DIY Solar Bicycle Trunk Bag

I am hoping to do a fair bit of bicycle touring this season. I wanted a method of keeping my electronic devices charged without having to carry around dozens of disposable batteries. I decided that a solar powered bicycle trunk bag would be ideal given my own touring configuration. Searching about the web found one such product, but that device was expensive and had a single small solar panel; I was skeptical as to how much energy could be generated. When I found Benjamin Morrison's Custom Solar Bike Panniers, I felt that I had stumbled upon a solution that I could modify for my own purposes.

From Voltaic Systems, I ordered three 1.5 Watt 6-Volt solar panels and a Mini USB Circuit Box Set. The nice folks at Voltaic were willing to also send along a used/damaged Voltaic Converter shell for me to use as spare parts.

I had a simple Trek Bicycle Trunk Bag available and ready to be converted. Just about any bicycle trunk bag whose top can be sewn through will do.

The first step was to begin disassembling the Voltaic Converter for parts. I used an X-Acto hobby knife to carefully cut the threads on the front section . . .

. . . until I had removed the solar panel holder section in its entirety.

After this picture was taken, I carefully cut away the zipper.

Next, I used the hobby knife and a pair of sharp scissors to separate each panel holder individually.

I also removed several other portions of the bag, just in case other fixtures might come in handy later. You never know.

I installed the solar panels into the panel holders and verified functionality.

The LED that came with the Voltaic USB Circuit Box lit up immediately, which allayed a great many of my fears.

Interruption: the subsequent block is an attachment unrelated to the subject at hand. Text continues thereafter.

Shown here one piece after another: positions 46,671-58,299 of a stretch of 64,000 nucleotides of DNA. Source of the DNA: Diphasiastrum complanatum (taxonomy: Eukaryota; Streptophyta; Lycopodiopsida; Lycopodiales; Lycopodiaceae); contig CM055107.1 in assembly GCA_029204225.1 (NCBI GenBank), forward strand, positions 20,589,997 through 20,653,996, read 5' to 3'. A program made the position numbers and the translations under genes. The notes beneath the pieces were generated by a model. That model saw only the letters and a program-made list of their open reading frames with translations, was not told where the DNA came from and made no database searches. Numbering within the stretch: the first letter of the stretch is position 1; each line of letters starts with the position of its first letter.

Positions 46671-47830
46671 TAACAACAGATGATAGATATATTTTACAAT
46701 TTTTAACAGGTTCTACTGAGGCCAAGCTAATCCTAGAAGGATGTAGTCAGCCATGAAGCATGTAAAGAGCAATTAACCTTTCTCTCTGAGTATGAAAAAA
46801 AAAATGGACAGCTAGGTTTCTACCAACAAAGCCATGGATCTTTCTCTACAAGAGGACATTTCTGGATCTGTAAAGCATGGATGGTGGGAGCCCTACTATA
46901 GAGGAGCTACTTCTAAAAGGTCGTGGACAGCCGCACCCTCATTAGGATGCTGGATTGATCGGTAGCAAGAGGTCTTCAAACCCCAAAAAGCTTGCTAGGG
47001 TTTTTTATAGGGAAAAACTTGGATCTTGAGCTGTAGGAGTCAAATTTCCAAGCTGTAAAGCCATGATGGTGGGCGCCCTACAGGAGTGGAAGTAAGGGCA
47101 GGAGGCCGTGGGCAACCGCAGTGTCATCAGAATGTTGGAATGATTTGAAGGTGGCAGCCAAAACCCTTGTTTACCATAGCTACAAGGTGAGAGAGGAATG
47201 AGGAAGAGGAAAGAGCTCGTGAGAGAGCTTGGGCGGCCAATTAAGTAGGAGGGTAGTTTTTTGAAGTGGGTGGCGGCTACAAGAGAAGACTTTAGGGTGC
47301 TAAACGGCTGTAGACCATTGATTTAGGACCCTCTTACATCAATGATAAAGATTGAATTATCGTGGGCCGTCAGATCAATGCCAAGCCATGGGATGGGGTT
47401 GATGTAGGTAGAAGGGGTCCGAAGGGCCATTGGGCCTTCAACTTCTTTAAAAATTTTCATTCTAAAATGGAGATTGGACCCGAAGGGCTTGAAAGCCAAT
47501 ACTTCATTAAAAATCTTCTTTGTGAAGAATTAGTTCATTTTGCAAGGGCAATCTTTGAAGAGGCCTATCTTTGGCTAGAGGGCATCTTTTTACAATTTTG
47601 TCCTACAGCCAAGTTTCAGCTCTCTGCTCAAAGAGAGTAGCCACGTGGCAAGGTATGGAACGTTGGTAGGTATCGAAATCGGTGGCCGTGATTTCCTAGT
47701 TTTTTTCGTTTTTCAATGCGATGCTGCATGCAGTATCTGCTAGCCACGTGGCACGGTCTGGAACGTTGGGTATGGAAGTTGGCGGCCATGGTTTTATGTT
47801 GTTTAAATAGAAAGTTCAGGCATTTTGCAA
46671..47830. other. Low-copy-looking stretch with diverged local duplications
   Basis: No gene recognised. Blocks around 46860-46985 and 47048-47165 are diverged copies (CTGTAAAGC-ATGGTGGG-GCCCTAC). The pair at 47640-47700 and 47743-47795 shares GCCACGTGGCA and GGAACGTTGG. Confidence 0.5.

I used a soldering iron to melt a small hole through the top of my trunk bag. It worked great, but my housemate is annoyed that I used his iron. I would suggest using a heated nail instead.

I threaded the solar panel's output cable through this hole . . .

. . . and carefully sewed the first panel directly to the top of the bicycle trunk bag. Note that I re-used the stitching holes on the solar panel holder. No reason to add extra holes in the material unless you need to!

In this version, I removed sections of the bag's upper padding with scissors, sewed sections of the panel to the bag and then replaced sections of padding. If I were to repeat this project I would omit this step and simply sew through the padding itself.

I decided to create side panels out of spare black cloth that matched my bicycle trunk bag.

I sewed a piece of 1/8" foam between two layers of fabric, punched a hole for the solar panel's output cable, and then carefully sewed the panel holder to the fabric.

Next, I sewed the side panels onto the trunk bag.

I used a lock stitch sewing awl for this portion, and sewed through the bag in the fabric right below the zipper.

I also melted two more holes through the back of the trunk bag so that I could feed the solar panel's output cords into the bag itself.

Finally, I constructed simple supports to hold the side panels horizontal to the ground.

The supports were made of plastic sewn inside channels of the same black fabric, and are held on with industrial strength velcro. When the supports are removed, the panels are held to the bicycle trunk bag's side by the same velcro mounting points.

The solar powered bicycle trunk bag mounts beautifully to my recumbent trike.

I'm looking forward to my next tour!